Not really "constant tinkering", though. There was the Director's Cut in the early nineties, which wasn't really that-- it was Ridley Scott approved, but he only provided notes to Warner Brothers, who did the actual edit (the major changes being removal of the voice-over and the removal of the studio-added "happy" ending). Then there is The Final Cut, which Ridley Scott was in charge of, and had complete artistic control over. All the other versions are just variations of the theatrical cut, and are taken from various pre-release cuts of the film.

The Final Cut is the one to see-- it makes what i consider one of the greatest films of all time even greater. But i do have a nostalgic fondness for the narration (which Harrison Ford hates) of the theatrical cut.

Agreed. Every film ever will have people who love it and people who hate it, and there isn't an article about every film ever

I felt this as I left too. Then, as I began telling somebody my problem with the film- that it was technically stunning but not that artistically interesting- I realised that in this sort of film they just can't be separated. If you say about Gravity, 'oh, the effects were good, but the story wasn't', you sort of miss the point about it, you know?

I enjoyed the film, but I also think there is nothing wrong with criticizing the scientific inaccuracies. The only exposure some people get to something as exciting as the science of space travel is film, so why not have the movie play an educational role and make it more realistic. It is fair game to criticize a historical movie about events that were supposed to have really happened and likewise it is fair game to criticize science in a movie that presents itself as a realistic movie rather than science fiction.

The Guardian is a tidal wave of poorly spelled snobbery!

Mail. Psychopaths

Guardian. Sycophants.

Ok everyone, Lets get this sorted. I did not HATE Gravity. It was a good film. BUT the plot was nothing much and it was all effects, spectacle for the 3D. It never pretended to be anything else though.

And I did not watch it on a laptop. I have a ceiling mounted 1080p 3D projector now that I just bought myself for Christmas. I watched it like at the Cinema on 150" plus screen in my living room. It looked great because it was a Screener copy. That does not make it right etc but if I had paid £15 for this in a cinema I would have been disappointed. There were two really big effects sequences, the first with the shuttle, then later on they do more or less the same sequence again with the space station, debris , capsule etc.

It was as I said before, ok and I did not hate it, it just did not live up to the hype for me, in the same way that The Phantom Menace and the Blair Witch Project didn't.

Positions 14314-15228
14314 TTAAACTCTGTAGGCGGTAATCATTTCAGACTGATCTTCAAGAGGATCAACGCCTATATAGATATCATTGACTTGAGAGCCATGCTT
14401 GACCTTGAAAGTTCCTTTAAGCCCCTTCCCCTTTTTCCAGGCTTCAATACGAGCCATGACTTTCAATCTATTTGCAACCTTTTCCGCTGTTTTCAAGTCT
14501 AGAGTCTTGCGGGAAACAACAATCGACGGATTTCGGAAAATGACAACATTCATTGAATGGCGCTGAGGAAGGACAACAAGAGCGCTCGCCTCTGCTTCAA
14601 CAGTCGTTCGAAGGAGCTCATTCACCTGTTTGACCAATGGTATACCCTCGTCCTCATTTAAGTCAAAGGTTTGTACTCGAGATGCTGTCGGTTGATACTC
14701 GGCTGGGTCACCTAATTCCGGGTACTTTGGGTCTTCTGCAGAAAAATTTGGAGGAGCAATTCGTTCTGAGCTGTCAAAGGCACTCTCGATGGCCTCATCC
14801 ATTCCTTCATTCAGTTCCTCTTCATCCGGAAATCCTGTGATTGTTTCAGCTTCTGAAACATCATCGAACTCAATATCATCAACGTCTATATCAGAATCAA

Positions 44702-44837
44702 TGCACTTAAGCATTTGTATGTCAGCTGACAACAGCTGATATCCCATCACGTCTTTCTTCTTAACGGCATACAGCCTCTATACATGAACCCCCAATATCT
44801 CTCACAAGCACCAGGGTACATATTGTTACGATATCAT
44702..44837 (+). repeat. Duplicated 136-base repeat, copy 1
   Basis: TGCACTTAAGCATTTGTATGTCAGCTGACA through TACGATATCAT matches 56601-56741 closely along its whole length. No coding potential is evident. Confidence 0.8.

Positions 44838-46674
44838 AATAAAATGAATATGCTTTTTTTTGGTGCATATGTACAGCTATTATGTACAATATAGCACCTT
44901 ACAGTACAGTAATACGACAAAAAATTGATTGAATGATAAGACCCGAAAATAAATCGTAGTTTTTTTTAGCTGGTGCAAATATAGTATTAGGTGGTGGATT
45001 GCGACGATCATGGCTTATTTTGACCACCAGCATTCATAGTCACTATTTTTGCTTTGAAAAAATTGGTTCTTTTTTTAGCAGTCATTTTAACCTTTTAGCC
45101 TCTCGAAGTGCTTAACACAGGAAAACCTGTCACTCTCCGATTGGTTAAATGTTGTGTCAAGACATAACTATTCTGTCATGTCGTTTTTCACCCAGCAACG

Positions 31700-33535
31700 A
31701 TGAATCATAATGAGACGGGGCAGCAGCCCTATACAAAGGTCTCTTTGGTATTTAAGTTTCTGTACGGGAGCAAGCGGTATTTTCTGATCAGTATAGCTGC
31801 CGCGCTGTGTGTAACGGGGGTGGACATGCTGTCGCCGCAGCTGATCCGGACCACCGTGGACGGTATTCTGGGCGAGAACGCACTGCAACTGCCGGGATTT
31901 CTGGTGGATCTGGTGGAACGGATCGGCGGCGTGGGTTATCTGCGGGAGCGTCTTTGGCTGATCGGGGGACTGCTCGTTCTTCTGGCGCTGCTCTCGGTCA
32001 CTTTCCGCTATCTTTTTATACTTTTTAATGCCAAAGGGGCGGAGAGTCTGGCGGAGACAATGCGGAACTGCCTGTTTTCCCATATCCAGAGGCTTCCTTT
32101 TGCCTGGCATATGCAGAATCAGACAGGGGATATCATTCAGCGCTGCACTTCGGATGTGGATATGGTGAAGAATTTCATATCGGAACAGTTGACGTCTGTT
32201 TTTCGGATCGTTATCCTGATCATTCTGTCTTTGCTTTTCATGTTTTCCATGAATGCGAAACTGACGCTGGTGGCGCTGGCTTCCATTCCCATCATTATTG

I was glad to see S Bullock in something other than a soppy unfunny Rom Com. But the plot etc had little depth and there is not a lot you could do with just two characters. And then just one character.

It did not have the plot twists or impact for me as say the very first Matrix film did , or Lord of the Rings and so on. Have you ever seen that film Phone Boothe with Colin Farrel and Kiether Sutherland? That was just one person in one location (all be it with other people popping in and out, cops etc) and Kiethers voice on the Phone. That was so tense, you never knew what was going to happen next or where it was going to end up etc. You get so drawn into to the situation the fact that the whole film is just a man in a phone box does not matter as its so well WRITTEN with the actors getting their teeth into the script.

I stand by what I said. Gravity was ok, great for a 3D roller coaster ride, but take that away and the plot is just two lines long.

Exactly right.

You are right. Thats all it is about Sandra Bullock panicking. For Two Hours. She is in the film on her own after the first 20 minutes. Its just 3d spectacle and thats it.

Stephen, if you haven't seen the film, no worries. No one is holding a gun to your head to see it--the same counts for every film that's ever been made.

Still....if you are only judging it on the trailer, well....trailers can only tell us so much. I also misjudged the film because of the trailer, and when I did see it, I was surprised by how much I really liked the film. Of course, to each his own--your mileage may vary, after all.

If you do catch it, then see it with an open mind. Forget the hype, forget the comments of others, and judge it for yourself. I'm going to have to disagree with you about the marketing, but again, that's two different POVs.

Strangely enough, I saw recently saw the 1968 film MAROONED after seeing GRAVITY, and even though both films are about astronauts being trapped in space, it was interesting to see how both films approached that concept.

I'm not saying one was better than the other--I liked both films.

Maybe it's just that simple trope: "It's popular, so it must suck."

"Maybe they think it makes them look clever." To me, it makes them look more like bloody fools suffering from the NIA/HUA syndrome.